Cerebellar Testing (cont)
Specifics (cont):
\u2022 Rapid Alternating Hand Movement
\u2013 Have patient alternately touch back & then front of 1 
hand against palm of other
\u2022 Rapid Alternating Finger Movement
\u2013 Have patient alternately touch tips of ea finger against 
thumb of same hand
Normal movement is both smooth & accurate.
Sensory Testing
Anatomy & Physiology
\u2022 2 main pathways: Spinothalamics & Dorsal 
columns.
\u2022 Spinothalamics 
\u2013 Pain, temperature, crude touch
\u2013 Impulses enter from peripheryÆ cross to other side of 
cord within ~ 2 vertebral levelsÆ travel up that side to 
brain
\u2022 Dorsal Columns
\u2013 Vibration, position, light touch
\u2013 Impulses from periphery enter cordÆtravel up that 
sideÆcross to opposite @ base of brainÆthen travel 
to their terminus
Nerves and Their Distributions
\u2022 Specific dermatomes not usually memorzied \u2013
reference chart helpful to pin down deficits
\u2022 Distributions (& spinal root contributions) for 
specific peripheral nervesÆ looked up in 
appropriate setting
Map of Dermatomes
(http://www.maturespine.com)
Distribution of Cutaneous Sensory Peripheral Nerves
(http://www.neuroguide.com/)
Spinothalamics \u2013 Pain,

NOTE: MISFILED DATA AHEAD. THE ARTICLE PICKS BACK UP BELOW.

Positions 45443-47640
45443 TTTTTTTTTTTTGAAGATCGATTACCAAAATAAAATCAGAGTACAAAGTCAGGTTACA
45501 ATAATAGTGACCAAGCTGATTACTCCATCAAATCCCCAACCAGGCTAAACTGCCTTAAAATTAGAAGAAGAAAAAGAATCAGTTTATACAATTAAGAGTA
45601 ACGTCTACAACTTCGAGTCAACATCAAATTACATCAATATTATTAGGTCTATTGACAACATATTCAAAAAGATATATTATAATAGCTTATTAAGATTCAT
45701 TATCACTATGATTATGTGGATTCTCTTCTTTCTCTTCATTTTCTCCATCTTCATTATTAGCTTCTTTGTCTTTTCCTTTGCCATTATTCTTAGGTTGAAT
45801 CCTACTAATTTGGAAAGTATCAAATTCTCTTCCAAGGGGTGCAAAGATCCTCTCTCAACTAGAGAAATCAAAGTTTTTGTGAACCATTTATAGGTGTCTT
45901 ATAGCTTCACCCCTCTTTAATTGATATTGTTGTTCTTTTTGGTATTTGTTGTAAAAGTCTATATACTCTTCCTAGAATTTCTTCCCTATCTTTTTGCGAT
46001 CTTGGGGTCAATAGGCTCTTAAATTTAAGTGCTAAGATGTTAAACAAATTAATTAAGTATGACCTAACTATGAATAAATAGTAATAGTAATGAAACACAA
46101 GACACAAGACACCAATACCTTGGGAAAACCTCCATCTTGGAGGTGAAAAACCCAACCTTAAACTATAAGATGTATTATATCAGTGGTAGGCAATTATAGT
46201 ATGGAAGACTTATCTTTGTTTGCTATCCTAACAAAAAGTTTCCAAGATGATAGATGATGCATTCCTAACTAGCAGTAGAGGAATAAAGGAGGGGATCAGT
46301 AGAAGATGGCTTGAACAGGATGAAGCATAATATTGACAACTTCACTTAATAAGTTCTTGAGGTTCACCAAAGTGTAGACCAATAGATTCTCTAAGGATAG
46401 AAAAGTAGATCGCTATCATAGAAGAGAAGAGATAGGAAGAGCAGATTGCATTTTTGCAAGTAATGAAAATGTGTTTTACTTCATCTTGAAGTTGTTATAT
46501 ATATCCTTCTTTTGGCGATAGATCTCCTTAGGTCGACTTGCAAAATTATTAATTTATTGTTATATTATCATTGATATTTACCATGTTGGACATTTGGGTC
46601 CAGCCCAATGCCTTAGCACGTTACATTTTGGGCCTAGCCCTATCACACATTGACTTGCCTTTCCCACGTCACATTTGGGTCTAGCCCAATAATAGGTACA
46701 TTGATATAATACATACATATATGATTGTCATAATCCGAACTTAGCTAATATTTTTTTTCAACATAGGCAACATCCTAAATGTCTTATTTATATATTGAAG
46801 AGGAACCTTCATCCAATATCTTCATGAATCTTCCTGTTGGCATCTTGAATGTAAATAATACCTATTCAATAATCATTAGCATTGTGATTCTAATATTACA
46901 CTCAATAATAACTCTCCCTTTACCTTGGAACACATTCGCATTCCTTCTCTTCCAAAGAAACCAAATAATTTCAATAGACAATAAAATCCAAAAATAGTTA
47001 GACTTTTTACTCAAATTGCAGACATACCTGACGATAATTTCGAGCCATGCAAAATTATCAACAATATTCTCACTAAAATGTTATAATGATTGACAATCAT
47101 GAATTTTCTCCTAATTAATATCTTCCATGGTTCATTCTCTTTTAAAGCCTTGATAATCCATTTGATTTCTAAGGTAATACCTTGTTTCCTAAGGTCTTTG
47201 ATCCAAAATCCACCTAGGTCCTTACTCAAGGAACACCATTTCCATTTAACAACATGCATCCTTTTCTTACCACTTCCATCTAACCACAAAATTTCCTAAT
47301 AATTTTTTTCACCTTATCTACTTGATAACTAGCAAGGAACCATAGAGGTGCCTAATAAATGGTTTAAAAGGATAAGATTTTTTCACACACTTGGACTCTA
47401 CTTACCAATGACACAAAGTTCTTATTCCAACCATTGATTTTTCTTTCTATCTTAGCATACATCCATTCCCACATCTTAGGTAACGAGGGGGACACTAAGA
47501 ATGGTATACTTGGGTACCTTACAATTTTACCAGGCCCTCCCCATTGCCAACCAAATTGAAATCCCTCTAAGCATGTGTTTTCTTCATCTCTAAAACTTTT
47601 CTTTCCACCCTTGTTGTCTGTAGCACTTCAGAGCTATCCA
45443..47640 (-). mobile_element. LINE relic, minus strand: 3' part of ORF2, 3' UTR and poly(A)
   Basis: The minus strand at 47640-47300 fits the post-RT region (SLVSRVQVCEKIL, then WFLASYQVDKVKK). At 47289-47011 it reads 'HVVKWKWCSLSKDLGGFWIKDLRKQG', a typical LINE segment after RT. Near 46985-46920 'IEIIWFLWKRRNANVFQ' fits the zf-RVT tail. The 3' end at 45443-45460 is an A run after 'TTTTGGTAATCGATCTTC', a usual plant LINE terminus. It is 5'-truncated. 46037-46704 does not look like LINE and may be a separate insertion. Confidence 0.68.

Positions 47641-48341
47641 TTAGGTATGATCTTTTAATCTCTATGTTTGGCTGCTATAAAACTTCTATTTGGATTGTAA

Temperature & Crude Touch
\u2022 Break Q-tip in half, creating 
sharp, pointy end.
\u2022 Ask patient to close eyesÆ
unable to get visual clues. 
\u2022 Start @ top of foot. 
\u2013 Orient patient by first touching 
w/sharp implement, then non-
sharp object (e.g. the soft end of 
a q-tip)Æ clarifies for patient 
what you\u2019re defining as sharp & 
dull 
Spinothalamics \u2013 Pain, Temperature 
and Crude Touch (cont)
\u2022 Touch lateral aspect of 
foot w/either sharp or dull 
toolÆ patient reports their 
response. 
\u2022 Move medially across top 
of foot, noting their 
response to ea touch. 
\u2022 Temperature tested by 
touching test tubes 
holding cool v warm 
water against region of 
interest \u2013 often omitted 
for practical reasons 
Spinothalamics \u2013 Pain, Temperature 
& Crude Touch (cont)
\u2022 Light touch assessed